So, yeah, things do appear a bit muddled right now and have not been helped by all of our predicted Championship rivals producing performances of energy, cohesion and vigour in their opening games. That we looked decidedly stodgy by comparison certainly has fed into the already-high levels of angst.
But it is just one game.
Let’s not forget we are notoriously cr@p starters in the Championship and were even under Saint Daniel.
Anyway… let’s see what Saturday brings. A win over Wigan will certainly help the collective mood even if it’s only until we lose again.
But there’s something else that’s been gnawing away over the last couple of weeks and this time pertains to Delia and Michael.
‘Oh god, here he goes again’.
But when, following the final day horror show against Tottenham, it was revealed the club had played host to some potential American investors, it appeared some of our prayers had been answered.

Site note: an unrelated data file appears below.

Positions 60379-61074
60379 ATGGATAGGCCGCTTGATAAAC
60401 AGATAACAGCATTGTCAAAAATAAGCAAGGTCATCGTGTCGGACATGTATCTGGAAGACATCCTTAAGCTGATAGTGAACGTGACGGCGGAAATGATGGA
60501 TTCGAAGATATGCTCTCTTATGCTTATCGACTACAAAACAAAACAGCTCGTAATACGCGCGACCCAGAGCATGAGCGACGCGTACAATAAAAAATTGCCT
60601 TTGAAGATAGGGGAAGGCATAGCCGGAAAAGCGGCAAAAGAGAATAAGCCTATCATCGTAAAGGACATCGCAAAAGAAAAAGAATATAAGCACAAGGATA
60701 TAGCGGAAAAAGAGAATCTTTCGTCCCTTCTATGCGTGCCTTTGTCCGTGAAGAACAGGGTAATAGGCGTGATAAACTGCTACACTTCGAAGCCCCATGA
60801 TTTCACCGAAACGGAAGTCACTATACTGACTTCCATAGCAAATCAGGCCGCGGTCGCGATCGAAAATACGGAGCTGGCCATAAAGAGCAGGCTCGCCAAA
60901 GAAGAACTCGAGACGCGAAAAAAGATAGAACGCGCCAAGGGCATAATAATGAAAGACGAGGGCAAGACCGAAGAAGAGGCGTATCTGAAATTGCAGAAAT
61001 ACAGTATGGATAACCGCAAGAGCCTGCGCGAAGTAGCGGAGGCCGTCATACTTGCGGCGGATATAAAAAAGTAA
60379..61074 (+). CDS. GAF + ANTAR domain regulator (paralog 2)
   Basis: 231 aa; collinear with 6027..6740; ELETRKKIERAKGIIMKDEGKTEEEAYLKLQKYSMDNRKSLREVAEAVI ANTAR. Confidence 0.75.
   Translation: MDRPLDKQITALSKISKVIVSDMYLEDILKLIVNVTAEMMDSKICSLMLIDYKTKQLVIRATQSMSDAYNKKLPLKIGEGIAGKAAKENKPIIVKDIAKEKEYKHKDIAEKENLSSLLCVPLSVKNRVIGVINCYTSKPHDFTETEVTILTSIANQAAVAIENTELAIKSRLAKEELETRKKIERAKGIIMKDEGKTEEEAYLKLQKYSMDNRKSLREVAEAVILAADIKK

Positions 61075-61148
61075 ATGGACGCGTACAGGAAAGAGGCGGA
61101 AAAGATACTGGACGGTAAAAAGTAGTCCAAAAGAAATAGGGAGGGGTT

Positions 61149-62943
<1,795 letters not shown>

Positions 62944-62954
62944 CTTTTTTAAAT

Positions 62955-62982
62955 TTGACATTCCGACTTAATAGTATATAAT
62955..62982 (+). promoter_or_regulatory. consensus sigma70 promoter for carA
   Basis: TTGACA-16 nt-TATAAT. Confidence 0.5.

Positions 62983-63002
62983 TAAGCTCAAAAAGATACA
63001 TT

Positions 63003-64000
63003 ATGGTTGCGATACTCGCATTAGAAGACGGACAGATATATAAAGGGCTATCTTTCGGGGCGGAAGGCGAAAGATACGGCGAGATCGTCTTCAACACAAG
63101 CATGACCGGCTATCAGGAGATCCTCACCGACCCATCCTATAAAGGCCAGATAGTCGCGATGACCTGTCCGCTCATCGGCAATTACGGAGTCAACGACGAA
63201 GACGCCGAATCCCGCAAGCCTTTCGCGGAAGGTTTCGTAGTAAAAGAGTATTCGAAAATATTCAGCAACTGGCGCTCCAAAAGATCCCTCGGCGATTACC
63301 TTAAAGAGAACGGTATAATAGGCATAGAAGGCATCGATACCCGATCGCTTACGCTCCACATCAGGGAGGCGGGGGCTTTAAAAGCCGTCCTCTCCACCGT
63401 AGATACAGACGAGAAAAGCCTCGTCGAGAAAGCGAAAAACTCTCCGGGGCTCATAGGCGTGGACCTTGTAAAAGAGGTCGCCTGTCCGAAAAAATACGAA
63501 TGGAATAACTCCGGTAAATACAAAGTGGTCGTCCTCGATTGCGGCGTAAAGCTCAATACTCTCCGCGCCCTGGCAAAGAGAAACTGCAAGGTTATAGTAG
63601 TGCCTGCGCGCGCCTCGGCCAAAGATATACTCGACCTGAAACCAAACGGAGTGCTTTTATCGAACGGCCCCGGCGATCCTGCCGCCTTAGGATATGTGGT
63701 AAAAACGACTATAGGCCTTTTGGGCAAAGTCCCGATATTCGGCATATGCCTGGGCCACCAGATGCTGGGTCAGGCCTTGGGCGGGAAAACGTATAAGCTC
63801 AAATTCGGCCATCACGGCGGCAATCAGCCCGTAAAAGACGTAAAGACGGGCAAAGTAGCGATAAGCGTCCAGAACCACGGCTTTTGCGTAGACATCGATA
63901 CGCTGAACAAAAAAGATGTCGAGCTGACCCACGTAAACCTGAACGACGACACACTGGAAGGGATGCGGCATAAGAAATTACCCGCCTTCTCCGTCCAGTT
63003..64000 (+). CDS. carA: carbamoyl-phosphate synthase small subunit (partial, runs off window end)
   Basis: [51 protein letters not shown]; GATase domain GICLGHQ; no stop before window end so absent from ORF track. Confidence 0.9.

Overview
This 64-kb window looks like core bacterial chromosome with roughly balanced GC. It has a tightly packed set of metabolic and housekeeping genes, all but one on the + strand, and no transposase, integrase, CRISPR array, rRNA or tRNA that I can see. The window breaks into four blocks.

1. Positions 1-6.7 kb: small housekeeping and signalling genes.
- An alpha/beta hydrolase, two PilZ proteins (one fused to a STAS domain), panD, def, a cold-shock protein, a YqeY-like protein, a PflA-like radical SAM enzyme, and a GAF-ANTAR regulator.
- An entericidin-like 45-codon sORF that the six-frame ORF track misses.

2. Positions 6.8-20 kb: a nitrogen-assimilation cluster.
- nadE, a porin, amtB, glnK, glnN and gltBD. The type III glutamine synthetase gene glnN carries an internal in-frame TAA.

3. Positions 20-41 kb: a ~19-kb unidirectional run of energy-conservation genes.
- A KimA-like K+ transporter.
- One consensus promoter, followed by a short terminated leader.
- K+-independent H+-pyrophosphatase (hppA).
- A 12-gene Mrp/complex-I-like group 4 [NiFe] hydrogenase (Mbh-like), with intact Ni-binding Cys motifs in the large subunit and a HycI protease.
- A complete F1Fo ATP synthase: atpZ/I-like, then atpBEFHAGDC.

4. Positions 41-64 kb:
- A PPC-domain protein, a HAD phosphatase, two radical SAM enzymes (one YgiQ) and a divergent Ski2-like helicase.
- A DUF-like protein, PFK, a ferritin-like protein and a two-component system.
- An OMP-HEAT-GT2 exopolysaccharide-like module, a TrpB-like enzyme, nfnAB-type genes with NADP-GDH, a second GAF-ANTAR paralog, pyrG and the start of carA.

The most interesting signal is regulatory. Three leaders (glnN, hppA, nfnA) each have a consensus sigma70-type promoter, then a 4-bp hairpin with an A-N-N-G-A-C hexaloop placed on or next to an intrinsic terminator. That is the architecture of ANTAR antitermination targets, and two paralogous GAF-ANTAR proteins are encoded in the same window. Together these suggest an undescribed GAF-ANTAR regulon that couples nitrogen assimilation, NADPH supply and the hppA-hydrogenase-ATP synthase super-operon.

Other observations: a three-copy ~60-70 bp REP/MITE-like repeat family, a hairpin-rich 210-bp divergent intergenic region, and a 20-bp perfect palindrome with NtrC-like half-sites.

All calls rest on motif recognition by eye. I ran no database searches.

It felt like the penny had finally dropped, and our joint-majority shareholders had, at last, acknowledged their self-funding model was wholly unfit for purpose when it came to supporting a team with designs of staying in the Premier League for more than a season.
Team Attanasio felt like our saviours – the people to help us smash through the glass ceiling under which we currently operate. I posted almost a week’s worth of content on said gent for god’s sake as we excitedly speculated on how it may unfold and the potential impact it could have.
Even when it became clear the men from Milwaukee were only going to be buying the 18% share currently held by Michael Foulger – and therefore there’d be no new money – it still felt like the start of something that, further down the line, could become something much bigger.
But, as time passed, there was nothing. We comforted ourselves with the fact that these type of deals are complicated and the boring stuff, like due diligence, takes an indeterminable amount of time to complete, but we expected (or at least hoped) to hear something positive before the start of the new season.